An Ear for Pythagorean Harmonics:
Brain Models Built From Timing Devices

This Page is Now Historical
Please See More Recent Materials on "Timing Devices"

Timing devices is a new approach to brain science, based on a new technology. A series of designs is developing progressively, with more recent designs having greater capacities. This page was originally published in December of 2009. It has been superseded by the February 2011 publication of new pages: Brain Models Built From Timing Devices; please see the new ( ... ) Opening Page. The new pages include a revised version of this page, also called ( ... ) An Ear for Pythagorean Harmonics. The revised version omits some materials on the present page.

This page was the original referral for the technical paper, "An Ear for Pythagorean Harmonics: Brain Models Built From Timing Devices," a .pdf file that continues to be available for download ( ... ) here and through the new pages. The paper has been only minimally revised; it contains materials not otherwise available but other materials in it have been superseded.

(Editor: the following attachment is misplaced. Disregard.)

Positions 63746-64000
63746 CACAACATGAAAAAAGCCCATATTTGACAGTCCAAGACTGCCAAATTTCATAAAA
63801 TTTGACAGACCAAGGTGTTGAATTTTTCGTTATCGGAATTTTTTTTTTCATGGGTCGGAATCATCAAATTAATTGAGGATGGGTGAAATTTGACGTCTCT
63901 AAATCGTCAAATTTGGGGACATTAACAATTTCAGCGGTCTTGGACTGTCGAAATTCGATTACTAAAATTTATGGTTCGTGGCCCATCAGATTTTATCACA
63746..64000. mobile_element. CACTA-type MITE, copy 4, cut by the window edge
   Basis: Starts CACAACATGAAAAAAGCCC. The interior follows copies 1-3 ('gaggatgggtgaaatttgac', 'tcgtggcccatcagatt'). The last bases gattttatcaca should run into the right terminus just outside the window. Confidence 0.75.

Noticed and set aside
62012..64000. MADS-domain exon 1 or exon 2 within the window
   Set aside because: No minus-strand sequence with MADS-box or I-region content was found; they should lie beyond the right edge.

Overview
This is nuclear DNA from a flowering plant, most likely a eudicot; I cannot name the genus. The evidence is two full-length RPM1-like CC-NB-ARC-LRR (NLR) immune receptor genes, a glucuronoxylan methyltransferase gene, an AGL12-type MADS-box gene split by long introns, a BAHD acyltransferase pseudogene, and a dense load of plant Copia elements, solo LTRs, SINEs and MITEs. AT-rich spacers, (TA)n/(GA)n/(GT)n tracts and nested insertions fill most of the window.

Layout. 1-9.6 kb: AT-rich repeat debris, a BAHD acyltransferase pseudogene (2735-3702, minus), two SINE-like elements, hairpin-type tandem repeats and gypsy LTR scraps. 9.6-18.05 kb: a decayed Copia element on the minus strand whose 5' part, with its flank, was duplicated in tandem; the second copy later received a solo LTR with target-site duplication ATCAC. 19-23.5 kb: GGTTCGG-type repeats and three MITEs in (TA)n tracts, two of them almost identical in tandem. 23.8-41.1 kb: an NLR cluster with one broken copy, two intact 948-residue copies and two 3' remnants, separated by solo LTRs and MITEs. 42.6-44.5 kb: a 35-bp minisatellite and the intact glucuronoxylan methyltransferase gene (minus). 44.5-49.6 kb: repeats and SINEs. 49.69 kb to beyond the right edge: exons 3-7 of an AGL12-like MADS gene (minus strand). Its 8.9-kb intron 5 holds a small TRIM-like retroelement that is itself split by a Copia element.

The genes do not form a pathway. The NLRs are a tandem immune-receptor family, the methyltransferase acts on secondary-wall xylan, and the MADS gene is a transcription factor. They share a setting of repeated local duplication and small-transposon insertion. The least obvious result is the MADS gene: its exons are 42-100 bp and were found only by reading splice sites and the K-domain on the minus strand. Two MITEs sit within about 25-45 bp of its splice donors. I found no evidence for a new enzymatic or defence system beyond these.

2/4/11 The original web page is reproduced below:

An Ear for Pythagorean harmonics is a device design that shows how timing devices can model brains and imitate brain functions. If two input signals f and g, "pure tones" musically, are in a relationship that is known as a "Pythagorean harmonic" (octave, perfect fifth, major third, etc.), the Ear detects the relationship and a signal appears on the output line bearing the name of the harmonic. A frequency combination shown on an internal line, e.g., 3g – 2f, is operative when the relationship is close to that Pythagorean harmonic, e.g., close to 3g – 2f = 0 or f = (3/2) g, which is the "perfect fifth" relationship.